Other than that I had an uneventful pleasant ride out to Orono and back.
It seems to me there are three distinct limiters in bike racing.
Endurance. If you lack endurance, you will slow down throughout the race and perhaps bonk. To get better at this, ride lots and drink a sports drink.
Muscle power. If you go backwards up hills, in sprints, on flats, or in any steady effort, you may lack muscle power. To get better, practice that effort (1 min., 5 min., or 20 min.) which you are bad at, over and over.
Recovery. If you take an inordinate amount of time to get the heavy feeling out of your legs from an anaerobic effort, recovery is your weakness. To practice this, do workouts with short recovery, walking the line between repeatable hard efforts and puking. I'm not an expert, but to get the bad juices out of your system is a complex process that involves your muscle cells, liver, and probably more. I think that's why racing can sometimes leave you feeling like you just pounded 10 shots of tequila.
I just did a workout and I can tell you that number 3 is getting me down. Please pass the tequila.
Got my bike, an '08 HiFi Pro, back from Freewheel with a frame replacement. The mechanic found a crack and Gary Fisher waranteed it. 2X thanks! The new frame, a 2010 HiFi Pro, has larger looking tubes, aluminum rather than carbon seat stays. The rear pivot completing the 4-bar is now concentric with the axel. I think the frame is a smidge heavier, but I can't verify that. With my new wheels, it weighs in at 25.0 lbs. The green black and white paint job is infinitely cooler than the royal blue.
The new name is Grave Digger. I gotta get some pics.
My only qualm with the bike is that the position of the bottle cage causes the little red switch on the shock to toggle when getting a drink. I may flip the shock and see how that works.
I ran into a racer acquaintance at Wirth on Sunday. Holy crap! I did the fastest lap in a long time riding behind him! It was cool though; he was playing tricks, just like in a series race. Like getting around a slower rider in a tight spot, then hitting the gas, leaving me to wait for another opening while he motored away. Whew!
I got my long ride in today, a great day for flying kites or sailing. I had to be creative in finding a route that starts into the wind so I don't die on the way home. Normally from SW MPLS, I head west to Orono. Today I went to Plymouth and Maple Grove. I have to give Vicksburg Lane 1 out of 5 stars as a bike route. It's quite hostile, with 50 mph speed limits, sections of no shoulder and lots of stoplights. Back to the drawing board. If you rode today, hope you stayed out of the wind!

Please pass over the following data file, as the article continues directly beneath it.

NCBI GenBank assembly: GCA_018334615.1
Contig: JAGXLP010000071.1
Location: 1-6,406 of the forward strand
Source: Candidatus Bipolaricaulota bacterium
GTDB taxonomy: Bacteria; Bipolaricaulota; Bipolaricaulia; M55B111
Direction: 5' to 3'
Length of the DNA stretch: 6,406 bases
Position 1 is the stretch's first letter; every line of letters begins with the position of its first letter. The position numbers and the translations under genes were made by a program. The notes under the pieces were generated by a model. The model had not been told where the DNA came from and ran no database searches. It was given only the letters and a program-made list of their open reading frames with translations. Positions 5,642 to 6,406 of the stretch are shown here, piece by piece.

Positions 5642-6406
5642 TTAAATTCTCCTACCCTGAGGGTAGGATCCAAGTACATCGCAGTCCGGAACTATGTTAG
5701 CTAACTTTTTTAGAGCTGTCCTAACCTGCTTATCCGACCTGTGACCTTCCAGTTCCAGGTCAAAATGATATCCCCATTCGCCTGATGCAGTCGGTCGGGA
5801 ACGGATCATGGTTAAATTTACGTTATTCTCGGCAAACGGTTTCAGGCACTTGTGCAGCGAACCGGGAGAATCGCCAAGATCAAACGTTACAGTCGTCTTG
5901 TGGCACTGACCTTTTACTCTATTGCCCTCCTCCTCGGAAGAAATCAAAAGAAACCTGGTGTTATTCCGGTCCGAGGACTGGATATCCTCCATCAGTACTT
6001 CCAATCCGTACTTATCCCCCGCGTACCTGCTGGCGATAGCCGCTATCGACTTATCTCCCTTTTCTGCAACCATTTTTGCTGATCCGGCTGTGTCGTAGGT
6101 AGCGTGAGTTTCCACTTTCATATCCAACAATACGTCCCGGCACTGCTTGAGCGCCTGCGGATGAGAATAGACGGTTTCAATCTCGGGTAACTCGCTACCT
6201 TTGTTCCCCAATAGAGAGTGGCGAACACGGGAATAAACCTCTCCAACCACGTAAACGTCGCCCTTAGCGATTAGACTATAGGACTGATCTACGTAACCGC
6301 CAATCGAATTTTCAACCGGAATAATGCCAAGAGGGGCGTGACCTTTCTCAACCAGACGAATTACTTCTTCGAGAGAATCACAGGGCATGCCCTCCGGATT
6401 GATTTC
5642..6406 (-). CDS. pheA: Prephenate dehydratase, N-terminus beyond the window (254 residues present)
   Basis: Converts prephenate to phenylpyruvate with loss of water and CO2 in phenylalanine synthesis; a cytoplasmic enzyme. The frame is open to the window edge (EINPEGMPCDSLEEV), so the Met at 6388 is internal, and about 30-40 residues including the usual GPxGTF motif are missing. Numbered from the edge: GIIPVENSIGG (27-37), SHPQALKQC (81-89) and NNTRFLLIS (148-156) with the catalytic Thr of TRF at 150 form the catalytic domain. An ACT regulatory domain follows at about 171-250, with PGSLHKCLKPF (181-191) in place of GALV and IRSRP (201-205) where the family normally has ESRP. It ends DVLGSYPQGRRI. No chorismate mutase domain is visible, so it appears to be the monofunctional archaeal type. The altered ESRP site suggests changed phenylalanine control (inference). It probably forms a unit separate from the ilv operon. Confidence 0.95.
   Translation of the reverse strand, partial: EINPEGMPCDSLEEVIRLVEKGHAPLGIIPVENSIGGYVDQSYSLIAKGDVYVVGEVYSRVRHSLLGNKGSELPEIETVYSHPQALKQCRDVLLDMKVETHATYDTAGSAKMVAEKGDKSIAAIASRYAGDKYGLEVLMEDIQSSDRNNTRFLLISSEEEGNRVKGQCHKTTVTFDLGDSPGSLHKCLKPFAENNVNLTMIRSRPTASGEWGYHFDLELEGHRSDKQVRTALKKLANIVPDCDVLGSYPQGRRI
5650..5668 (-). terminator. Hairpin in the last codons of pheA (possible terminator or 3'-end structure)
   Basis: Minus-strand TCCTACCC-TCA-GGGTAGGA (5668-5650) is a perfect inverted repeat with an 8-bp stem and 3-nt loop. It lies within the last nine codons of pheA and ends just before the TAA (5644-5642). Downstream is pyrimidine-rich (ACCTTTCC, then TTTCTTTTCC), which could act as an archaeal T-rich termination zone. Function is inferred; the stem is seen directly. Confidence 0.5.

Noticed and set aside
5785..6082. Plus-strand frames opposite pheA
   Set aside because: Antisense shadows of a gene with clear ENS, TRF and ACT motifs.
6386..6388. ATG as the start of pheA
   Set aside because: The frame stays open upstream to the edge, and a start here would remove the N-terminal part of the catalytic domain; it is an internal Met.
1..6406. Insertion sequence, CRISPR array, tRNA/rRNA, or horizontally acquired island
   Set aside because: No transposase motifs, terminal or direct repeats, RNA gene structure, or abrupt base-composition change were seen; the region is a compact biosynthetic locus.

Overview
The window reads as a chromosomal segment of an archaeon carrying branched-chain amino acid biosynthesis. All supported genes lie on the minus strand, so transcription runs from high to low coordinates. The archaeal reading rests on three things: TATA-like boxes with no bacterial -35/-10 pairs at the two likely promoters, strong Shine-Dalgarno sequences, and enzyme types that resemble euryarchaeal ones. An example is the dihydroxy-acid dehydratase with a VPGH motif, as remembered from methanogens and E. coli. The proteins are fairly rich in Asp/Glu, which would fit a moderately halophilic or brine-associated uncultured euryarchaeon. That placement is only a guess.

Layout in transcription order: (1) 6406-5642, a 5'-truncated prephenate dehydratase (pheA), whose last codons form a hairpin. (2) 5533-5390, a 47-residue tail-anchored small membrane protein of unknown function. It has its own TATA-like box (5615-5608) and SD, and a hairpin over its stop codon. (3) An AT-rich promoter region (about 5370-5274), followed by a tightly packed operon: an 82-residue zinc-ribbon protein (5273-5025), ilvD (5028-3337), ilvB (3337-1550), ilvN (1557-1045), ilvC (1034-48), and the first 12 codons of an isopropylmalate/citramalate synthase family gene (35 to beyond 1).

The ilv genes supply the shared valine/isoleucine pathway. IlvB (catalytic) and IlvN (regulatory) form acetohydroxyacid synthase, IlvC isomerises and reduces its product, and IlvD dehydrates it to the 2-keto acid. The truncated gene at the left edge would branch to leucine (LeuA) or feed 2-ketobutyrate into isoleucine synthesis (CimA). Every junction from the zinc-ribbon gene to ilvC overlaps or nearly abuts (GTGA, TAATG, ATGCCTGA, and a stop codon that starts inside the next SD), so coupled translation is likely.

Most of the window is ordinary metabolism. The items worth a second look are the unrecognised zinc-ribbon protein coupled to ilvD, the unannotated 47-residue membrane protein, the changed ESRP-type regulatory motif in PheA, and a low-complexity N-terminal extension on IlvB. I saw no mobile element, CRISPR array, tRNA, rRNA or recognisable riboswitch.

These are the 1/2/3 guys that know what they are doing. Note, I'm not anywhere near this group. Thanks to Jeremy D for this awesome photo.
I raced the 2nd Opus last Tuesday - just the C5 baby race. It was my 1st road race ever and it showed. I started close to the front, never taking a real pull, but definitely more exposed than necessary. On the second lap, some guy made a move and I followed. I tried to take a pull and work with him, but I must have dropped him in the process. 400 yards after the break began, I looked back to see I was alone with the group bearing down. I sat up and sat in. I hung on through the second lap, but it was such big effort to try the break, that I couldn't stay with the pack when they started going fast for the 1st of 3 sprints. At the finish of the 3rd lap, I was, like 5 seconds off the back. From there, it was an individual time trial to avoid getting lapped. Toward the end of the race, say the 8th lap or so, I started to pass some lapped guys. Then on the 9th lap, I found a guy like me who must have just popped off the back. He found some legs to follow me, and we had a fun sprint for "not last place".
It was a fun experience, but there were some moments when I thought the whole pack was going down. I found that I really do not like sitting in. I don't know how roadie sprinters can do it. Until next time ..... Seacrest out!
I can't legitimately call this a "Crit" since I never raced one. I rode over to Hopkins yesterday to check out the Tuesday Night Worlds. Coming over there I started having these inklings of putting myself in the Cat 5 race. Trouble is I was on my 'cross bike with about 20 psi in the tires (tubeless knobbies). I got over there, and got my pump out and started pumping away. In doing that, I managed to completely flat my rear tire some how. I didn't race, but I took some photos with my camera phone ...
I got home just fine after borrowing a real pump from a racer. Thanks!